With continuous development of AGEs it tends to gravitate toward dermal collagen and elastin causing a weakening effect on these structures resulting in deeper lines, wrinkles and loss of elasticity in the skin.

How can we as skin care experts prevent AGE’s or slow it down?

Firstly we need to educate our clients on the effects of sugar in their diet which will not only compromise their skin but also their general health.

And secondly we can recommend skin care products taking the following questions into account:

  • Does this product prevent and inactivate the formation of glycated sugar caused by both poor diet and the metabolic process?
Alpha Lipoic acid in product formulations assists with the inactivation process of glycated sugar. Due to its universal antioxidant properties, being water and fat soluble, it will promote an increase in cellular energy; improve the function of the cells and repair any damage done to the cell membrane by sugar molecules. Alpha Lipoic acid is an anti-inflammatory and protects the cell membrane against oxidative stress.
  • Does the product intercept glycation, relieve inflammation and contain antioxidants?
Antioxidants in the form of Vitamin C-L Ascorbic acid, Vitamin C Ester and Vitamin E  Ester are powerful ingredients which will reduce oxidative stress and free radicals leading to the inflammation within the skin structures.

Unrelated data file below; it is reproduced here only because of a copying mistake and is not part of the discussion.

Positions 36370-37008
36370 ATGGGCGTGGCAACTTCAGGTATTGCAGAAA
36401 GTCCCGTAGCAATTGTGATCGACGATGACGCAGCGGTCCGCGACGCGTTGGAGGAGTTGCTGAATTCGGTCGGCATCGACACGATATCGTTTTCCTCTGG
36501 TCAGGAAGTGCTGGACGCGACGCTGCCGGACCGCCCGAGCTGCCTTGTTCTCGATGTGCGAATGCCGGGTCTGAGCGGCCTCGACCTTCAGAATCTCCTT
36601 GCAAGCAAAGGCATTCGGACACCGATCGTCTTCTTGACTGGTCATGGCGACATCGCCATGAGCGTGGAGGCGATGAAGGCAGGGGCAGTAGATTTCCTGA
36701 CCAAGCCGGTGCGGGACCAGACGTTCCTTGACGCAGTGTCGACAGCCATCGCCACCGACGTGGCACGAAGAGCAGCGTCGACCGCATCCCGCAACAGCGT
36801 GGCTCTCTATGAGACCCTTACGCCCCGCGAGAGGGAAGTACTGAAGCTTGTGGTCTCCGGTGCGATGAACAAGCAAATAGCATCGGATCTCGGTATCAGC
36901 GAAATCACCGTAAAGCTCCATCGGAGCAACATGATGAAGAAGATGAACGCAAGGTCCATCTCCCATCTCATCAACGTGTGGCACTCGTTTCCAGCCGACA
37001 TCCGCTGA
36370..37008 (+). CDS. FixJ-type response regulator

• Does the product assist with firming and smoothing effects of the skin on the face, as well as on other challenging areas, including the neck and décolleté?
Examples of ingredients which can assist with repair on existing collagen and elastin consist of a blend of Alpha Hydroxy Acid, Retinol and Peptides to stimulate cellular turn over and fibroblast activity in order to stimulate the production of new collagen and elastin promoting a healthier complexion with less lines and wrinkles.
  • Has it been allergy tested, scientifically formulated, and is it non-irritating?
Make sure you offer products and treatments formulated with precision & utilising hi-tech ingredients derived from biotechnology (lab synthesized) and phyto-ceutical ingredients of the highest grade as well as sustainable green ingredients. No testing on animals. These products conform to the EU cosmetics directive for safety, toxicology and risk assessment as well as GMP standards and will be able to treat skin conditions like glycation effectively when recommended by professional skin care therapists.

With some discipline, saying no to that favorite treat, and assistance for us as skin care professionals recommending the correct products to treat AGE’s in our client’s skin, together we can start to make a huge difference against the battle we are fighting against sugar.

Kiwis going sour on sugar (+vote) By Susan Strongman Jan 15, 2015 

Article written by Nadine Vorster  
Nimue National Educator at Grace Beauty Ltd.

For more information on Nimue Skin Care please contact:
Grace Beauty
Freephone: 0800 144 562